This is the kind of novel that has you racing through the pages to finish, and yet once you did, you wanted to sit back and contemplate what you had just read for a long while. I loved the complicated journey that Sigrid finds herself on. I think it would be a fabulous film, with many great roles for female actresses. I would love to see that movie.

    10 out of 12 people found this review helpful.

    Was this review helpful? Yes  No   Report this review
  • Posted March 10, 2013

    more from this reviewer

    Every time I read about "Hitler's War" I am amazed by

    Every time I read about "Hitler's War" I am amazed by the people and the choices they make and I wonder, what would I have done? How would I have handled my life in war……
    The story starts out a little slow and this is not a fun or light read, this is gut wrenching and thought provoking & it took me a while to get into it but once I did I needed to know more.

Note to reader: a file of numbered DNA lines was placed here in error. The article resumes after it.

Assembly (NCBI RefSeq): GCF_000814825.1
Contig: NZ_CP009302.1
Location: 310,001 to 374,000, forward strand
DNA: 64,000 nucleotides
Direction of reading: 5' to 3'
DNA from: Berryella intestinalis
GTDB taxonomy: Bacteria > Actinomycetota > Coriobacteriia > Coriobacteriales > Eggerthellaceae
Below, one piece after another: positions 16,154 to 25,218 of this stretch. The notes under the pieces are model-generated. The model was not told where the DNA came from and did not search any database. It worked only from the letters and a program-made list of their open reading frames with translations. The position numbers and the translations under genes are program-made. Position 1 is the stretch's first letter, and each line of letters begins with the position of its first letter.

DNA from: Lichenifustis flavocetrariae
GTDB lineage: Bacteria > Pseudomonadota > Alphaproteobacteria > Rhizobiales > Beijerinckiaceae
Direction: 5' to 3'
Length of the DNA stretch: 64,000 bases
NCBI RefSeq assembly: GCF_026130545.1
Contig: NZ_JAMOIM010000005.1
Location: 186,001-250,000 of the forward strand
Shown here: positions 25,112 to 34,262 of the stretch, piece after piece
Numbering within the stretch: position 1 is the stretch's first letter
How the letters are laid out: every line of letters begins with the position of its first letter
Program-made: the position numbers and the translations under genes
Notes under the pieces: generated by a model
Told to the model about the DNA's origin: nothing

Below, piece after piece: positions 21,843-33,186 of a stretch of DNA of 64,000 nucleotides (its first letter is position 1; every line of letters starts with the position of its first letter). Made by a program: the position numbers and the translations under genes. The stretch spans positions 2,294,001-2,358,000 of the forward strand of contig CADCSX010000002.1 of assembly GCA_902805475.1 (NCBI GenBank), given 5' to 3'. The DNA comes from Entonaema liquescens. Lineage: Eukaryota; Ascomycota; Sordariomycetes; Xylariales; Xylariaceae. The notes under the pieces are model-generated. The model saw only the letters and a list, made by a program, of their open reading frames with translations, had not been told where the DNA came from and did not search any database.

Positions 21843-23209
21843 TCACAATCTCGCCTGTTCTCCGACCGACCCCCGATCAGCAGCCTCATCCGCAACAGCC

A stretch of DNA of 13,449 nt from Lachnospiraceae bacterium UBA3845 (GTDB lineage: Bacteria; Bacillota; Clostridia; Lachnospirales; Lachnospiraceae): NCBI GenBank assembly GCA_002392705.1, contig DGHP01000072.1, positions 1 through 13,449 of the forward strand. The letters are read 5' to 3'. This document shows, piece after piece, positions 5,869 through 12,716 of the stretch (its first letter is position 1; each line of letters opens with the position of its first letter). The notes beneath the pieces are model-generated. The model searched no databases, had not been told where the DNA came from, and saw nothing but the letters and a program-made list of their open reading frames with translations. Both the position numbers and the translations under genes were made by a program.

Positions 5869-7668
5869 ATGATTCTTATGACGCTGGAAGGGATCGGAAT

Sigrid is a good German Girl. World war 2 is coming to an end, her husband as with most of the men in Berlin are dead or off fighting and she is left alone in a city of women.
    she is living with her nasty mother in law and the only thing to do to escape the hell of war is go to the theatre. It is there that she is reluctantly drawn in to helping the Jews and eventually falling in love with one of them. This is a book about questions and choices, how and why we make them and the consequences that can follow us for a lifetime.

    P.S. I love the cover art of this book...:)

    4 out of 5 people found this review helpful.

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  • Posted March 5, 2013

    David Gillham has written a truly rich and profound novel. It sp

    David Gillham has written a truly rich and profound novel. It speaks of the  survival and courage of all
    women during WWII in Nazi Germany. You are instantly transported to that time and  place; to the almost 
    hopeless situations that these women are forced to endure but ultimately there is survival for some.
    I was truly moved because it was written by a man in a woman's voice. Time well spent!
    Looking forward to reading more from this author.

    2 out of 2 people found this review helpful.

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  • Anonymous

    Posted December 24, 2012

    I truly enjoyed the story, but his editor could have caught the